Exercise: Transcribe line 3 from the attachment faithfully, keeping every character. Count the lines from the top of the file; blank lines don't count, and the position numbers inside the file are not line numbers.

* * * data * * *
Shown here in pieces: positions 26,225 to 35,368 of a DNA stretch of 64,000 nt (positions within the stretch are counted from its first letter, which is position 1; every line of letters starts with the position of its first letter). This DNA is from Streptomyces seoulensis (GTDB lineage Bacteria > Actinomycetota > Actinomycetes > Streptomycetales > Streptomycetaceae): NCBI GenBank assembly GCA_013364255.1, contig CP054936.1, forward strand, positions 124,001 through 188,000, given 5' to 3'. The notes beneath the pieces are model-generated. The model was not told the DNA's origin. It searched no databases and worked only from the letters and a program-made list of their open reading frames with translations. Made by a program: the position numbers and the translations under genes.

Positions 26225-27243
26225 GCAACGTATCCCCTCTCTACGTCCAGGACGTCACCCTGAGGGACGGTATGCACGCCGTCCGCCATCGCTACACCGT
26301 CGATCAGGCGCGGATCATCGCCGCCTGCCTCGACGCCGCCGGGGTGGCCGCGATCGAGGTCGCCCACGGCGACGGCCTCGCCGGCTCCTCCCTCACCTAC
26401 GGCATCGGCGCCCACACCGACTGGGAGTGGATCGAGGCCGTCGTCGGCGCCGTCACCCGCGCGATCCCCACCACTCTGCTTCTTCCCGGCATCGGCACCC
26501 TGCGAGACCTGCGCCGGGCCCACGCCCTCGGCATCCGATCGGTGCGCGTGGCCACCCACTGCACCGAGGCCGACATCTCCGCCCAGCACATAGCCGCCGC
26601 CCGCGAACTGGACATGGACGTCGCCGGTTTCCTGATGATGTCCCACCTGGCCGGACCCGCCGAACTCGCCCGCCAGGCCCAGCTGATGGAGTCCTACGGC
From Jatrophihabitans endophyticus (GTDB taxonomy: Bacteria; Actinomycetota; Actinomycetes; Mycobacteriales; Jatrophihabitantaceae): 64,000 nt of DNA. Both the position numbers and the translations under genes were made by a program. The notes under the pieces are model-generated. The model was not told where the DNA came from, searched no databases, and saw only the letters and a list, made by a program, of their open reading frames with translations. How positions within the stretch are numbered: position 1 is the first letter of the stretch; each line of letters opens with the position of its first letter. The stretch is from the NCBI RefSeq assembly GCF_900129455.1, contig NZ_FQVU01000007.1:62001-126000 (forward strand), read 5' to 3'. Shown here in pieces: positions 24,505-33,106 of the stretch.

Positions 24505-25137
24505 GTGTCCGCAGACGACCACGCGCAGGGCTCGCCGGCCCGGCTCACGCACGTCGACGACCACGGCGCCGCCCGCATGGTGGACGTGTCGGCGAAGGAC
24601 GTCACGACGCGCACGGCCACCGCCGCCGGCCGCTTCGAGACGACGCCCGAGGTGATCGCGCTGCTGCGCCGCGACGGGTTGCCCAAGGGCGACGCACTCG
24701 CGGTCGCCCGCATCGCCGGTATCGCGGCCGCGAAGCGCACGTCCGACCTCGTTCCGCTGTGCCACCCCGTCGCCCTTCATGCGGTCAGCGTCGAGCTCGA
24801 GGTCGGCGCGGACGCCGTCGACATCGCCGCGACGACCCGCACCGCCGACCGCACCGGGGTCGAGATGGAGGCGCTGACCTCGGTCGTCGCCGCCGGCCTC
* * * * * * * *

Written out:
26225 GCAACGTATCCCCTCTCTACGTCCAGGACGTCACCCTGAGGGACGGTATGCACGCCGTCCGCCATCGCTACACCGT